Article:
Dr Justin Denholm is an infectious diseases physician and ethicist, based at the Royal Melbourne Hospital in Victoria, Australia. He is the Medical Director of the Victorian Tuberculosis Program, and is actively involved in clinical and epidemiologic research and supervision. He is a member of the Ethics Advisory Group of the International Union against TB and Lung Disease, and the current Chair of the Australasian Tuberculosis Forum.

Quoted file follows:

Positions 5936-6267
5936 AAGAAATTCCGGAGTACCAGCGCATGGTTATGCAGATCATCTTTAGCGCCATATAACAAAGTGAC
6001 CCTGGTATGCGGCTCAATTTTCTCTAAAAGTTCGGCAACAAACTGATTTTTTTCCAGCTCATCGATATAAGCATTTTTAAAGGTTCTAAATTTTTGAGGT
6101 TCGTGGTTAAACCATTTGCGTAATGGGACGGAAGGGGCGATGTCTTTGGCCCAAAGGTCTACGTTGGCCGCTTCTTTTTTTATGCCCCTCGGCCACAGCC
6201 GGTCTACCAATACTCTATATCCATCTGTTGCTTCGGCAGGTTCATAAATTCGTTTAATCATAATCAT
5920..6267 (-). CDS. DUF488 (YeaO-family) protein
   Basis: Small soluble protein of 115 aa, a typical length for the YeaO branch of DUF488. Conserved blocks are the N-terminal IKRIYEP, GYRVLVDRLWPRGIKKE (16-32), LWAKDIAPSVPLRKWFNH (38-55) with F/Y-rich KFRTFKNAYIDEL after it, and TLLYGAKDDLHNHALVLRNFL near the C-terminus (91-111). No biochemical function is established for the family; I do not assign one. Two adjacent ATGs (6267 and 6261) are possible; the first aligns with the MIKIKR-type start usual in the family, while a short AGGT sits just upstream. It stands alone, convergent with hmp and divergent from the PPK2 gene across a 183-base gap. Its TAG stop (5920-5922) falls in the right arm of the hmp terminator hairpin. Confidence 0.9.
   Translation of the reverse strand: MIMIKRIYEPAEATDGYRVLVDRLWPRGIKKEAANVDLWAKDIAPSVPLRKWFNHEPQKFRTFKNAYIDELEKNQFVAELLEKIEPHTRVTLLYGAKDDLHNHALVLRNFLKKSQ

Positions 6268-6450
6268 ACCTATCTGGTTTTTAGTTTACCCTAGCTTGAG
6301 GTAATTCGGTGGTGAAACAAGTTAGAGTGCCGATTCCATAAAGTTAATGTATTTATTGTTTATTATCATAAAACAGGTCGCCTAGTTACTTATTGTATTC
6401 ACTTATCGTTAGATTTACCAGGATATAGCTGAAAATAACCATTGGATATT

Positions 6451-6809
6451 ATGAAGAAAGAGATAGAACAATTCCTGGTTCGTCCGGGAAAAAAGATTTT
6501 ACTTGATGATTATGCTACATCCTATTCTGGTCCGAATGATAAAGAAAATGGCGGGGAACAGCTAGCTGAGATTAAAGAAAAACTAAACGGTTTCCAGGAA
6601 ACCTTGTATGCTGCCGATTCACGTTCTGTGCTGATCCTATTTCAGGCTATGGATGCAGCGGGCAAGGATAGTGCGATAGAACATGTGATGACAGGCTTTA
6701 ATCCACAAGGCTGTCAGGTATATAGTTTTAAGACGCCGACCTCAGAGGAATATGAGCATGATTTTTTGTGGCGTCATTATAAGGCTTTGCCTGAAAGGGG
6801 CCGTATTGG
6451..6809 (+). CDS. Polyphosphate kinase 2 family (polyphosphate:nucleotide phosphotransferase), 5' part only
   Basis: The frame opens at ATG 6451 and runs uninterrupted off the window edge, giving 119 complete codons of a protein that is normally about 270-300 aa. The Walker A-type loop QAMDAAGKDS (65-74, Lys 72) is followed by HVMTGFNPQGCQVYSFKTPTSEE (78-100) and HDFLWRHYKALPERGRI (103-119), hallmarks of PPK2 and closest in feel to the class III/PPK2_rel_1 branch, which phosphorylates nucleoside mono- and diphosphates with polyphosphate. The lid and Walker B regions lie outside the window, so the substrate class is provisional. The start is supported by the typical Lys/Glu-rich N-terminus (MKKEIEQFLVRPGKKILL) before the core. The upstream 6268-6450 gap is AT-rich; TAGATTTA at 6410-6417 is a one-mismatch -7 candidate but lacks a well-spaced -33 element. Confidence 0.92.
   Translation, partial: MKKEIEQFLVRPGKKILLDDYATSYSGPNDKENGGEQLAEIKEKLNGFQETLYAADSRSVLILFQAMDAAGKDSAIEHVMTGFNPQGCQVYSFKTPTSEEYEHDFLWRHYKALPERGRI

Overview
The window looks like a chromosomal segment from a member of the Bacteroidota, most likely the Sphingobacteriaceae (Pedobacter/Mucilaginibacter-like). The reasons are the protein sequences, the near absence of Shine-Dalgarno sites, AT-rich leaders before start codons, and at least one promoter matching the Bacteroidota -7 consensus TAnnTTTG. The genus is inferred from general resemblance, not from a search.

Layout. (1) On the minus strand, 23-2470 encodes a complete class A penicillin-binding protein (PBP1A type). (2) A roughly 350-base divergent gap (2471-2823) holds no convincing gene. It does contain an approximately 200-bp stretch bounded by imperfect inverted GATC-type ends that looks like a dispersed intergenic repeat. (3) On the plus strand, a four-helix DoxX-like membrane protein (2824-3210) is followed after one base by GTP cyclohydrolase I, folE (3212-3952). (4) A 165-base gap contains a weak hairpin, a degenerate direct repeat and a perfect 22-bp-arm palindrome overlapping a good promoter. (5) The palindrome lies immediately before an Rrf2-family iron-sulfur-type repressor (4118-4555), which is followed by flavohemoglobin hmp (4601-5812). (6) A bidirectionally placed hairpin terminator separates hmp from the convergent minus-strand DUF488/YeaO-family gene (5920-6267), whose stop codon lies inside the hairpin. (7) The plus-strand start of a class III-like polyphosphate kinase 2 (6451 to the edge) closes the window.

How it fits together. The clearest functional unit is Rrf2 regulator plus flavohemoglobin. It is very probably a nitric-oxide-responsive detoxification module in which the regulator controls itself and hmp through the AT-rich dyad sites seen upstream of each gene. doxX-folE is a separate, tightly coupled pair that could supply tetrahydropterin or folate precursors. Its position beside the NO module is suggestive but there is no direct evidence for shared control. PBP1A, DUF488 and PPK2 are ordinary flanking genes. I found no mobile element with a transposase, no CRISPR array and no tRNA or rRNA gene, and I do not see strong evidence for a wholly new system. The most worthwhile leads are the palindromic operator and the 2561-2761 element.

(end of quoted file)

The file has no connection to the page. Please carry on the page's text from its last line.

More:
Ethical issues relating to latent tuberculosis A/Prof Denholm is currently engaged in a broad research project on ethical issues related to latent tuberculosis infection. This encompasses ethical issues arising from both public health policy, including mandatory screening of healthcare workers and migration screening for LTBI, as well as the ethical implications of particular characteristics of latency. He is also interested in how core elements of risk and uncertainty relating to LTBI and treatment are communicated cross-culturally, especially in relation to appropriately understood consent and equity in healthcare. Mathematical modelling of tuberculosis infection A/Prof Denholm is also engaged in a variety of research projects relating to the use of mathematical modelling approaches to tuberculosis, particularly epidemiological models related to TB elimination. These include: geo-spatial approaches to TB epidemiology in Australia and Papua New Guinea; virtual implementation of programmatic management of multidrug resistant (MDR) TB introduction and expansion; evaluation of public health strategies towards TB elimination; and modelling insights into TB vaccine programs and research. These models include partnerships with a variety of national and state TB organisations, as well as international collaborations for evaluating post-2015 MDG strategies towards TB elimination. Whole-genome sequencing of M. TB as a tool for improved public health This group of collaborative projects between the Victorian Tuberculosis Program and the Department of Microbiology and Immunology involve the use of WGS for understanding TB transmission and biology. In particular, these projects will continue to refine understanding of transmission of TB in low-prevalence areas, and an improved understanding of risk of reactivation following recent exposure. Clinical and programmatic management of tuberculosis in low-prevalence regions A range of novel approaches to the